This easy recipe for simple broiled trout with dandelion greens can be ready in less than 30 minutes and is ideal for a healthy and quick weeknight dinner.
It’s well known that the Mediterranean diet includes a lot of fish, and I’m ashamed to admit I don’t eat fish as often as I should (or could). But when I find some nice looking rainbow trout on the market, I don’t pass on the chance to make myself a healthy and delicious dinner. Like most fish, trout don’t need much time to cook (overcooking it will result in a dry, bland fish) and it also doesn’t need a lot of extra ingredients to be tasty. Less is more as they say! That’s why this recipe for simple broiled trout with dandelion greens is ideal for a weeknight dinner, and especially for when you don’t want to spend a lot of time in the kitchen.
Every time I eat trout I remember a certain place in Crete (it’s called Zaros) where there’s a lake and a couple of restaurants that serve fresh fish. My whole family’s favorite dish was (and still is) the rainbow trout, simply cooked over charcoals with some lemon-olive oil dressing drizzled on top.
Because I don’t have the heart to light a fire inside my apartment, every time I want to recreate this recipe, broiling the fish is the next best thing I can do :-). And because rainbow trout is covered with very small and thin scales that you probably won’t even notice them (especially if the fish is small), I don’t even have to remove the scales. All the prep I do is to rinse the gutted fish very well and dry it with some paper towels.
Trout goes perfectly with cooked greens like the dandelion greens in this recipe, but you can also use any type of greens you like best, or you can serve it with a Greek salad (Horiatiki) instead. Here, the dandelion greens are also simply cooked, boiled in salted water (like the Cretan traditional way). When done, they’re drizzled with lots of freshly squeezed lemon juice and olive oil. For a complete meal, don’t forget some thick slices of sourdough bread or a few Cretan whole wheat rusks (the hard ones) barely soaked in cold water.
- Cooking time will depend on the size of the fish, but 2-3 minutes more or less won’t have any dramatic impact on the final result.
- You can also serve this with beet greens, mustard greens or amaranth greens. White mustard greens is another favorite ingredient of the Cretan cuisin and if you can find some you can also try this potato mash with red beans, egg, and mustard greens recipe.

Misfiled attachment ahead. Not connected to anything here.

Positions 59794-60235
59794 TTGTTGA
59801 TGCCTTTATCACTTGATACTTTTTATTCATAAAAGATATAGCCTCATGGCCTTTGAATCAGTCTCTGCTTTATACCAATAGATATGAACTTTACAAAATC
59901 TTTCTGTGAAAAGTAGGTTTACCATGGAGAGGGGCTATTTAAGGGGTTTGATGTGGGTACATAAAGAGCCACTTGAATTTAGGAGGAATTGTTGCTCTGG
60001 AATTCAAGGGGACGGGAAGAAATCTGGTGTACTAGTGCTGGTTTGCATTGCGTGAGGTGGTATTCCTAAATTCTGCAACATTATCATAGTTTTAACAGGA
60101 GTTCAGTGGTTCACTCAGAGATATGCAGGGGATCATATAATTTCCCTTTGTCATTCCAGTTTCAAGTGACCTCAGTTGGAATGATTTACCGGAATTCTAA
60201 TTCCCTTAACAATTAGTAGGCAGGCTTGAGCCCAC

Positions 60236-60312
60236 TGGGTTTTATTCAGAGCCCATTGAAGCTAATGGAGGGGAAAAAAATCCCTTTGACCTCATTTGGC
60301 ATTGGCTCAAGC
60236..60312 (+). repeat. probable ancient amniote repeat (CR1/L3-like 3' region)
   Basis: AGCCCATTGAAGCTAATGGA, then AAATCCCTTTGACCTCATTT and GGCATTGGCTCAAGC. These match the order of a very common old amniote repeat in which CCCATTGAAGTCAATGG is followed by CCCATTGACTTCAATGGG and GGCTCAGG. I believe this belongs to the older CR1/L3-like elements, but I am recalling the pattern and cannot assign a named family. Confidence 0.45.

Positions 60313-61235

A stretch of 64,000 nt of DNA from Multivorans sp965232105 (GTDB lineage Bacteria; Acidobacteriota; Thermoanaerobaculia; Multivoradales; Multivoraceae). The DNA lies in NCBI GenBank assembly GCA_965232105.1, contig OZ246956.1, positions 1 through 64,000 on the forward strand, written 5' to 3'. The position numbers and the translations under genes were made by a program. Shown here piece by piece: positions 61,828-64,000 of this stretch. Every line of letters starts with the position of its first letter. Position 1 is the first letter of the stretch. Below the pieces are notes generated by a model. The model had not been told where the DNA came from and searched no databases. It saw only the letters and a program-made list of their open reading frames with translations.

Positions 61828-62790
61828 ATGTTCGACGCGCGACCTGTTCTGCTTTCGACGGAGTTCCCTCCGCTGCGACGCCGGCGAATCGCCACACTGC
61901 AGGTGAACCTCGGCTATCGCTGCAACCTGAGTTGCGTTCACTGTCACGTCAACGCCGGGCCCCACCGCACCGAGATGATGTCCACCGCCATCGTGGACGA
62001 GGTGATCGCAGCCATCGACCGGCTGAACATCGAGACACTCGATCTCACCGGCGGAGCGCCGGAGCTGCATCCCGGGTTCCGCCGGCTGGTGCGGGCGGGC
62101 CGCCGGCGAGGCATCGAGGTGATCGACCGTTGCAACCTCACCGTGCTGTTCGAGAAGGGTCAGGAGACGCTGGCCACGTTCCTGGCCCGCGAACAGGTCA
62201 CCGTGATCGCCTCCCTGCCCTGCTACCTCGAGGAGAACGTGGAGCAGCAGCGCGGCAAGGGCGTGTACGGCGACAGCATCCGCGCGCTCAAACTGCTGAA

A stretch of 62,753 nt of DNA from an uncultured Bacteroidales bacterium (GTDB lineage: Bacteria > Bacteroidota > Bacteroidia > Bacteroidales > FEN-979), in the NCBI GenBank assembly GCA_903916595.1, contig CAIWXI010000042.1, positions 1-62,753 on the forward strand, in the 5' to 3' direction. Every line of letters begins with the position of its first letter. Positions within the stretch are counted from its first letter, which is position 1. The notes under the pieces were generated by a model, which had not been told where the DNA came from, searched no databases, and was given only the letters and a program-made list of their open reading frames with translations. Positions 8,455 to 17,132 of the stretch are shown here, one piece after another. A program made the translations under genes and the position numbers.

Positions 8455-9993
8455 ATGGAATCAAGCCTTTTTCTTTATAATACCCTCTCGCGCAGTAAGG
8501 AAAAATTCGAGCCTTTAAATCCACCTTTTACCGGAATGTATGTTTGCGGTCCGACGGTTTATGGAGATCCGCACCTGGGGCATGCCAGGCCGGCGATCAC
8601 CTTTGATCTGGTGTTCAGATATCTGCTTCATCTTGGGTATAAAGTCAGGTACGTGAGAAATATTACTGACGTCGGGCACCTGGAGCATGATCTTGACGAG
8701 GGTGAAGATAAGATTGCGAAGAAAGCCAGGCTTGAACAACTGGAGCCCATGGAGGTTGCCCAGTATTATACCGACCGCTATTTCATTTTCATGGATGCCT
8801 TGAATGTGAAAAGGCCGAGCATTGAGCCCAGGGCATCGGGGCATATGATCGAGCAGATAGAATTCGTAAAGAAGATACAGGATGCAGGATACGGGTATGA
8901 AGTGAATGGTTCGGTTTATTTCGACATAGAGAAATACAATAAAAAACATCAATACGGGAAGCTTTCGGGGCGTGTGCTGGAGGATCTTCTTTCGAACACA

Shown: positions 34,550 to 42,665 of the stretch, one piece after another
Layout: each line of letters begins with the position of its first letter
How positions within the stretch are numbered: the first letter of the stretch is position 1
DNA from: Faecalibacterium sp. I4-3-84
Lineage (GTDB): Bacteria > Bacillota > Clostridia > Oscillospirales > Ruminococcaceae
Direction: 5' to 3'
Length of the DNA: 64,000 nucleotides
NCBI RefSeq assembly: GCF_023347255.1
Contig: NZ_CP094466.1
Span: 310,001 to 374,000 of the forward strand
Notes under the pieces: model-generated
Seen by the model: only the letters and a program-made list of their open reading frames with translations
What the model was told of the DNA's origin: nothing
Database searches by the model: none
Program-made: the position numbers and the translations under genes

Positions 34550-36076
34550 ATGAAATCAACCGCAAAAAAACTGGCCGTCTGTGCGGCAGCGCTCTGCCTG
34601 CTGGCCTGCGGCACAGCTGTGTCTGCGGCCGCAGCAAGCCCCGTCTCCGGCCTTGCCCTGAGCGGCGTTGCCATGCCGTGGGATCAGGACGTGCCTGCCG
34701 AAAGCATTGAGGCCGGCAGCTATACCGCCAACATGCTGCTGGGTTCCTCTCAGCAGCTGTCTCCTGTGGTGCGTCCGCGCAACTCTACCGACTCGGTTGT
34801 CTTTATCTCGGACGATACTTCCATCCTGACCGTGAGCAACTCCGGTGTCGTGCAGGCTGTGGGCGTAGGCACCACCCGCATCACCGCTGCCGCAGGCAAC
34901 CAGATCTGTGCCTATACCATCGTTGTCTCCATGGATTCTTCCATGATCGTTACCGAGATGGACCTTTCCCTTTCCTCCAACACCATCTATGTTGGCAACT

- Boil the greens in salted water. It apparently helps them retain their color.
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- 4 rainbow trout gutted and cleaned (about 12-14 oz/400 grams each)
- 2 tablespoons olive oil
- 2 tablespoons freshly squeezed lemon juice
- 4 tablespoons olive oil
- 1 teaspoon dried oregano
- Freshly grated black pepper
- 3 pounds dandelion greens, cleaned and cut into 4 inches/10 cm pieces (they may seem a lot, but they’ll reduce in size when cooked)
- 1 teaspoon fine salt
- The juice from 1 large lemon (or more to taste)
- 3-4 tablespoons olive oil
Rinse the trout well under running water, drain and pat dry very well.
Preheat your broiler to high and bring a large pot filled with water to a boil.
When the water comes to a boil add the dandelion greens and the salt and cook for about 20 minutes or until tender (you should be able to easily squeeze the thick part of the stems between your fingers). Drain in a colander, transfer in a bowl and mix with the lemon juice and the olive oil.
While the dandelion greens are being cooked, rub the trout with the 2 tablespoons olive oil and sprinkle them with some salt. Transfer them to a pan and place the pan on the top part of the oven. The pan should have 4-5 inches (10-12 cm) distance from the broiler. Cook for 9-10 minutes from one side, then using two spatulas, flip and cook for another 9-10 minutes.
Make the dressing: Transfer all the ingredients for the dressing to a jar and shake well to combine.
Serve each fish with some dandelion greens and thick slices of sourdough bread. Drizzle with the dressing and eat.
You can add a few quartered potatoes to the pot with the dandelion greens if you don’t want to serve this with bread.
Cooking time for the trout will depend on the exact temperature of your broiler and the distance of the pan. Test for doneness with a fork when you see the skin dry and browned.
The fish can be served whole on plates. The skin will be easily removed by pulling it with your fork. Open the trout in the middle (lengthwise) and remove all the bones. Drizzle with the dressing and add extra salt if needed.
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